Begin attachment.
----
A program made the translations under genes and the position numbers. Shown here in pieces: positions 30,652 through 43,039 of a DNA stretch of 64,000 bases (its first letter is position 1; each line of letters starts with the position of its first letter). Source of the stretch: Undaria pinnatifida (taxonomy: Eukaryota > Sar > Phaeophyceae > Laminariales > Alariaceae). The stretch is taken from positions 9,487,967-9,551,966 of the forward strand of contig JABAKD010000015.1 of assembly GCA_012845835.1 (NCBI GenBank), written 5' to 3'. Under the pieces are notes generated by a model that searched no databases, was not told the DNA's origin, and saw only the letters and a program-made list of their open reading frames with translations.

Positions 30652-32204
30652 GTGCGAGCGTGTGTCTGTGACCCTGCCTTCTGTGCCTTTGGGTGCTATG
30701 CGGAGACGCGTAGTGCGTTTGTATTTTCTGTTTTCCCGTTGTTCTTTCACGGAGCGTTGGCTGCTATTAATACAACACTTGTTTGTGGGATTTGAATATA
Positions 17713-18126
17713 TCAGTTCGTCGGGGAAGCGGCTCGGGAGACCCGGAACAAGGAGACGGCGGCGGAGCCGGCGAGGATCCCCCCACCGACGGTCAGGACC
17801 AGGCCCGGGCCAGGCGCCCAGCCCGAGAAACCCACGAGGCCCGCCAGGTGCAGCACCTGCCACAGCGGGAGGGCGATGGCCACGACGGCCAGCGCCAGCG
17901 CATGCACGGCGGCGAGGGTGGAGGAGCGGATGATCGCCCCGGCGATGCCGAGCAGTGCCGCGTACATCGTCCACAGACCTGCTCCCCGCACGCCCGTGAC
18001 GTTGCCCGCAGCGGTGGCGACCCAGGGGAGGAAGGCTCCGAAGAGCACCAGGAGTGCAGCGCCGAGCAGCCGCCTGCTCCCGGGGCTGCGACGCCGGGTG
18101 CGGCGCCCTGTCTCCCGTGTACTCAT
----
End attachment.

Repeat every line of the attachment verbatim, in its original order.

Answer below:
A program made the translations under genes and the position numbers. Shown here in pieces: positions 30,652 through 43,039 of a DNA stretch of 64,000 bases (its first letter is position 1; each line of letters starts with the position of its first letter). Source of the stretch: Undaria pinnatifida (taxonomy: Eukaryota > Sar > Phaeophyceae > Laminariales > Alariaceae). The stretch is taken from positions 9,487,967-9,551,966 of the forward strand of contig JABAKD010000015.1 of assembly GCA_012845835.1 (NCBI GenBank), written 5' to 3'. Under the pieces are notes generated by a model that searched no databases, was not told the DNA's origin, and saw only the letters and a program-made list of their open reading frames with translations.

Positions 30652-32204
30652 GTGCGAGCGTGTGTCTGTGACCCTGCCTTCTGTGCCTTTGGGTGCTATG
30701 CGGAGACGCGTAGTGCGTTTGTATTTTCTGTTTTCCCGTTGTTCTTTCACGGAGCGTTGGCTGCTATTAATACAACACTTGTTTGTGGGATTTGAATATA
Positions 17713-18126
17713 TCAGTTCGTCGGGGAAGCGGCTCGGGAGACCCGGAACAAGGAGACGGCGGCGGAGCCGGCGAGGATCCCCCCACCGACGGTCAGGACC
17801 AGGCCCGGGCCAGGCGCCCAGCCCGAGAAACCCACGAGGCCCGCCAGGTGCAGCACCTGCCACAGCGGGAGGGCGATGGCCACGACGGCCAGCGCCAGCG
17901 CATGCACGGCGGCGAGGGTGGAGGAGCGGATGATCGCCCCGGCGATGCCGAGCAGTGCCGCGTACATCGTCCACAGACCTGCTCCCCGCACGCCCGTGAC
18001 GTTGCCCGCAGCGGTGGCGACCCAGGGGAGGAAGGCTCCGAAGAGCACCAGGAGTGCAGCGCCGAGCAGCCGCCTGCTCCCGGGGCTGCGACGCCGGGTG
18101 CGGCGCCCTGTCTCCCGTGTACTCAT